Sitting comfortably on the couch of his hotel room, Baltimore Orioles Executive Vice President Mike Flanagan did not look like a stressed man or one on the verge of making a deal. The majority of the Orioles' front office arrived at their hotel at baseball's winter meetings in the late afternoon on Monday and their first task was to set up a slew of meetings that will likely determine the course of their offseason.
"We're going to have a lot of meetings scheduled," Flanagan said. "We could meet with eight or nine clubs tomorrow."
One area in this year's fluctuating free agent front that seems to favor the Orioles is in regards to catchers. There appears to be a surplus of quality players but a lack of needy teams. With the New York Mets acquiring catcher Paul Lo Duca from the Florida Marlins, catchers Bengie Molina and Ramon Hernandez must find new suitors. While catching is not an urgent need for Baltimore, the Orioles are thinking it won't take an obscene amount of money to land either Molina or Hernandez, both quality players. Such a move would mean that Javy Lopez would see significant time at first base and as the designated hitter, something Flanagan said the catcher wouldn't have a problem with.
"I think there is a curiosity to see what is developing with the catcher market," Flanagan said.
Alan Nero, agent for Molina, said there was nothing new to report with his client, but added, "We're open to setting up something but we haven't done that yet."
Eric Goldschmidt, agent for Hernandez, said of the Orioles, "They are one of the teams in the mix."
On Monday the Orioles, according to one National League source, contacted the Arizona Diamondbacks to inquire about pitcher Javier Vazquez and infielder Troy Glaus. A trade for Vazquez is unlikely, since he can reject a trade to the Orioles per his limited no-trade clause. But acquiring Glaus is certainly an option for a team in need of a power hitter. Last season Glaus, a third baseman who would likely be moved to first base if acquired by Baltimore, hit .258 with 37 home runs and 97 RBI. The Diamondbacks, who signed the third baseman to a four-year, $45 million deal prior to last season, are looking to shed his contract. Gene Casaleggio, one of Glaus's agents, said his client would be open to moving to first if dealt to the Orioles.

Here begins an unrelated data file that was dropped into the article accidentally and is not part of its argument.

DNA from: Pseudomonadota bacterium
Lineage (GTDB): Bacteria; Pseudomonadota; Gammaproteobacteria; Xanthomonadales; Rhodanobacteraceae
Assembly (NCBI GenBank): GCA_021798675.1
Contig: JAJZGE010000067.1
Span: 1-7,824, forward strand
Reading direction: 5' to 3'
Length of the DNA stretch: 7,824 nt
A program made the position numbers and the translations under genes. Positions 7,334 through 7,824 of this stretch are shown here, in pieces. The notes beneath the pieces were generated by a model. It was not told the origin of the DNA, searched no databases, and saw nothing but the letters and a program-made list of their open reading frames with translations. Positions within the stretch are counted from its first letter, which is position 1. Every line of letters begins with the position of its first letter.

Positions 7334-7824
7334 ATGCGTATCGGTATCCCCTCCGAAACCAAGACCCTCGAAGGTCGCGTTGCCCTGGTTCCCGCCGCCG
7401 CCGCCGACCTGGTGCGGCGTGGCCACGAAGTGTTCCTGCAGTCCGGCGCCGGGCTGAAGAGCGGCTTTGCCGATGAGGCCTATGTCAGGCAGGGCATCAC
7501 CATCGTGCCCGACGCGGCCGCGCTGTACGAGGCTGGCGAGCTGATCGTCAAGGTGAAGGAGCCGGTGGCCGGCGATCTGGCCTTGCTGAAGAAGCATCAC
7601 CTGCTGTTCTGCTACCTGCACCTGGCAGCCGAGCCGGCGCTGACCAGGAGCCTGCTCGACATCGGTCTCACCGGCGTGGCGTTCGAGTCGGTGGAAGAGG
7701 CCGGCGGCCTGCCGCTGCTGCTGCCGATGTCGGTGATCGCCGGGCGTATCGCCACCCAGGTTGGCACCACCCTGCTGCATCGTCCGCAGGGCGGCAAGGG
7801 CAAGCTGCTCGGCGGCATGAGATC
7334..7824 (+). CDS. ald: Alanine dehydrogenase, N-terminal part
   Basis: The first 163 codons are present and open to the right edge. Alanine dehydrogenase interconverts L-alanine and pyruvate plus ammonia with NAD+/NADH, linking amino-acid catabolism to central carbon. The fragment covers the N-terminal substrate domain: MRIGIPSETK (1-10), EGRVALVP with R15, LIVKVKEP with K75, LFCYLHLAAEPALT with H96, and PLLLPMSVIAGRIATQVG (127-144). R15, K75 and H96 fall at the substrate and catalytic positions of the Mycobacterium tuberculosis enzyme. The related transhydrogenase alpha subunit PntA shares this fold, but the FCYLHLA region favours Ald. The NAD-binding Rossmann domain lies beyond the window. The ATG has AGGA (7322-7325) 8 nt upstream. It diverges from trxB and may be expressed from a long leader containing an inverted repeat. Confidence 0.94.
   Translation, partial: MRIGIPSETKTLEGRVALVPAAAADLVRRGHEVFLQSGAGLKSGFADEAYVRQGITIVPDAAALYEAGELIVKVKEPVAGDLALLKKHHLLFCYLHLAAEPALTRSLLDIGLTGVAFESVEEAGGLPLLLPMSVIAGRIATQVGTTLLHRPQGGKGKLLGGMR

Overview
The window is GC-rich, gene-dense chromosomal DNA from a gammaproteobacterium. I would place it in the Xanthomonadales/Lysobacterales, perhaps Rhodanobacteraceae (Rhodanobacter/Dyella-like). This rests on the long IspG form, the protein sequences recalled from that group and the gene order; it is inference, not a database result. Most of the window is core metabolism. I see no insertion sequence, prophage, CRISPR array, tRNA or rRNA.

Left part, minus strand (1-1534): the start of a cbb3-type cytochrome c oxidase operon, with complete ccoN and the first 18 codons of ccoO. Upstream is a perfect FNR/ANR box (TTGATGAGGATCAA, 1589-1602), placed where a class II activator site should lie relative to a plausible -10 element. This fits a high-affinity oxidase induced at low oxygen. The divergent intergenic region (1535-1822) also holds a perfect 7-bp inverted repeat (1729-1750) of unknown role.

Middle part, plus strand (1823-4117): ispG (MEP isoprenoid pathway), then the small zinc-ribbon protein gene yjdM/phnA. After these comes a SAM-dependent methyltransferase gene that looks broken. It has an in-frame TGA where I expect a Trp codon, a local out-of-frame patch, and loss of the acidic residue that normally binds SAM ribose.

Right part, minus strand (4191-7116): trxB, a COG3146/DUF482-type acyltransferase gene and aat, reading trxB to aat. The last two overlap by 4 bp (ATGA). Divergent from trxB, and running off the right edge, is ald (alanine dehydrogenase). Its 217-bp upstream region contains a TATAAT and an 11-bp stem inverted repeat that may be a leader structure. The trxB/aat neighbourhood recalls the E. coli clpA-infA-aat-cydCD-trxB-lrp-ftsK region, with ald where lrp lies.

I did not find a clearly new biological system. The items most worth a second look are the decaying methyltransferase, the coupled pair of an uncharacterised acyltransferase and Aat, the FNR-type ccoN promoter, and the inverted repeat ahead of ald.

"We haven't talked about it specifically," Casaleggio said, "but perhaps if traded that would be a possibility."
Of the various deals that have been linked to the Orioles, Flanagan said Baltimore has not had any discussions recently with the Mets about Kris Benson, they have not spoken to the Florida Marlins about Juan Pierre, haven't had any discussions with agent Darek Braunecker about A.J. Burnett and aren't in serious discussions about free agent closer Todd Jones.
An intriguing option at the closer spot, Flanagan said, could be former Oakland A's pitcher Octavio Dotel, who missed most of last season after having ligament replacement surgery on his right elbow. The Orioles executive said he had spoken to Dotel's agent.
Flanagan said he also expects to speak this week with the Tampa Bay Devil Rays regarding first baseman Aubrey Huff and agent Arn Tellem regarding Nomar Garciaparra.
A meeting with agent Scott Boras looms sometime this week. Boras represents pitchers Kevin Millwood, Jarrod Washburn and center fielder Johnny Damon.
"I'm certain we'll meet with him in the next few days," Flanagan said.
Those discussions are likely to be interesting, since it has been said that owner Peter Angelos has a strong dislike for Boras. But Flanagan said he hasn't been discouraged to deal with Boras.
"We've never had any restrictions put on us in terms of representation of players," Flanagan said.
In any deal, Flanagan said he did not expect to trade pitcher Erik Bedard, who has been rumored to go to Philadelphia in exchange for Bobby Abreu. Flanagan said a deal for Abreu is unlikely, though, since Baltimore is not willing to send Bedard.
"I don't think we're in a position to mortgage the future," Flanagan said, "unless you think that the short-term fix could put you over the top."